English coffeehouses and French salons and cafés were not simply areas to consume a caffeinated beverage or two. They were key features of society from the mid-17th century. They were forums for discussion and lively debate, engaging numerous social classes and contributing to the spread of the culture and ideals of the Enlightenment. People from multiple classes and backgrounds could gather and talk, making them an important component of the ‘public sphere’. French cafés hosted Enlightenment thinkers, and English coffeehouses accommodated people from all walks of life, whilst French salons provided a more structured and controlled arena for intellectual discussion. The three thus deserve serious historiographical attention; this article offering an introduction.
Originally drunk exclusively for its supposed health benefits, coffee began to be seen as more than just medicinal. The first English coffeehouse was set up in Oxford in 1650. Oxford was a hub for scholarship and intellectual discussion, and these first Oxford coffeehouses became known as ‘penny universities’. For a penny, patrons had access not only to drinks but to newspapers and stimulating conversation. Since this admission fee was the only entrance requirement, coffee houses were accessible to people of various ages and from all social levels. Moreover, without the consumption of alcohol, coffeehouses could host more serious conversations and debate than the more raucous taverns and alehouses, which the upper classes had come to regard with scorn.
The broad appeal of French cafés is also evident. French Philosophes or Enlightenment thinkers such as Diderot, Rousseau, and Voltaire (who apparently drank over fifty cups of coffee a day), frequented cafés in which their works were also disseminated amongst other customers. A variety of ideas were being discussed, then, and the Café Procope became infamous as such a gathering place.
English coffeehouses quickly spread to the capital and throughout the country. Samuel Pepys wrote about the London coffee houses in his diary and frequented his favourites often. In this way, coffee houses also became a part of the structure of people’s daily lives. Impressively, the crises of the 1670s – the 1665 plague outbreak and the Great Fire of London in 1666 – did not dampen coffeehouses’ attraction for long.
They were arenas for news consumption, where people could read and discuss newspapers. The power of such activities is suggested through King James II’s banning of all newspapers except the official London Gazette in these establishments. The creation of new newspapers after James’ order expired highlights the continued appetite for fresh and alternative sources of information to fuel discussion.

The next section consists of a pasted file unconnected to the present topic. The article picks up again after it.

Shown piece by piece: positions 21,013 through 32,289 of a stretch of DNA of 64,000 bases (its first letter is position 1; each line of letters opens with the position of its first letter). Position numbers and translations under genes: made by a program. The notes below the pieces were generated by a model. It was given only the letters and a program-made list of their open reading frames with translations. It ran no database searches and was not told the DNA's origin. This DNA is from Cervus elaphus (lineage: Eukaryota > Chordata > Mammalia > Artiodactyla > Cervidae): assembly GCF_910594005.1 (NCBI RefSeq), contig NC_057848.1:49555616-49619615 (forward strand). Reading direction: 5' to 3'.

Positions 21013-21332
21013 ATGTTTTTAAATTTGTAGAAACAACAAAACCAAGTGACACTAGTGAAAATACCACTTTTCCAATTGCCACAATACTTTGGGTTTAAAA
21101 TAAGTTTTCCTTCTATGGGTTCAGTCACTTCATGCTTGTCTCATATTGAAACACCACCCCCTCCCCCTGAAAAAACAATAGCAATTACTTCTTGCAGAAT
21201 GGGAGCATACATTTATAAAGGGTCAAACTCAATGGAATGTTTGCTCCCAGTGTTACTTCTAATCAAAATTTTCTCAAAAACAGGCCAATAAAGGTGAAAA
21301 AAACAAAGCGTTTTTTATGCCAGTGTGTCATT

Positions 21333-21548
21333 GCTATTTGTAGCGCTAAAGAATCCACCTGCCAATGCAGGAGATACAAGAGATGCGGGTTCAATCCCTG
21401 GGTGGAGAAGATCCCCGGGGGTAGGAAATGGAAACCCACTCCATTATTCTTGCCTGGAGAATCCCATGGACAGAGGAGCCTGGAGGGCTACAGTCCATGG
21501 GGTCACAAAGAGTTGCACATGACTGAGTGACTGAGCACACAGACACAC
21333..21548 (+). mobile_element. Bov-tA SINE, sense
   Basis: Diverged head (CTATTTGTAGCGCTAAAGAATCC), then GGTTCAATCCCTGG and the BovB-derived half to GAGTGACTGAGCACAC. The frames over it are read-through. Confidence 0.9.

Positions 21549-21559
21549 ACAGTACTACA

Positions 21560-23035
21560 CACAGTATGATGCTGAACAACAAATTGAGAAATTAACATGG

Perhaps unsurprisingly, given his father’s fate, Charles II was concerned about the unregulated gatherings and discussions in English coffeehouses. As a result, spies were planted in coffee houses in London, and he even tried to ban them altogether. The imposition of this measure illustrates how coffee houses were significant as far more than just places to drink coffee, whilst its failure demonstrates their attraction and potency in the second half of the seventeenth century.
Over a century later, shortly before the Bastille was stormed, journalist Camille Desmoulins delivered an impassioned speech from outside a café in the Palais Royal area of central Paris, before leading a crowd of revolutionaries away. The potential revolutionary potency of the coffee house was thus realised, and French cafés were indeed deeply intertwined with real revolutionary fervour and activity. With over eight hundred around the beginning of the French Revolution, cafés functioned as hubs where information and ideas could spread.
Although women could be present in English coffeehouses as servers or even owners, these were principally male spaces in which men engaged and sparred with other men about political and intellectual ideas. This links to the notion of ‘separate spheres’ for men and women, which was to become more explicit and endemic in English society. Indeed, some women were critical of coffeehouses, which kept men away from home to debate and drink coffee, which was said by some to make them infertile.
French salons provide a clear contrast to this. Women were far more actively involved in salons as hostesses or salonnières. In this capacity, women exercised a significant amount of power, choosing who would attend the salons and what would be discussed there. As such, salons were home to more controlled debate than the English coffeehouses, which lacked any comparable structure. They were distinct from French cafés, too, which were less exclusive and more distinctly male. Jean-Jacques Rousseau, who was often at cafés, was a strong critic of salons and salonnières as he resented the idea of women controlling or restricting men in such a way.
All three establishments were important cultural, political and intellectual hubs. In their own ways, they attracted a variety of attendees and fostered a safe space for healthy and lively debate. In France, the power of such ideas was actualised in the French Revolution, in which cafés continued to play important roles.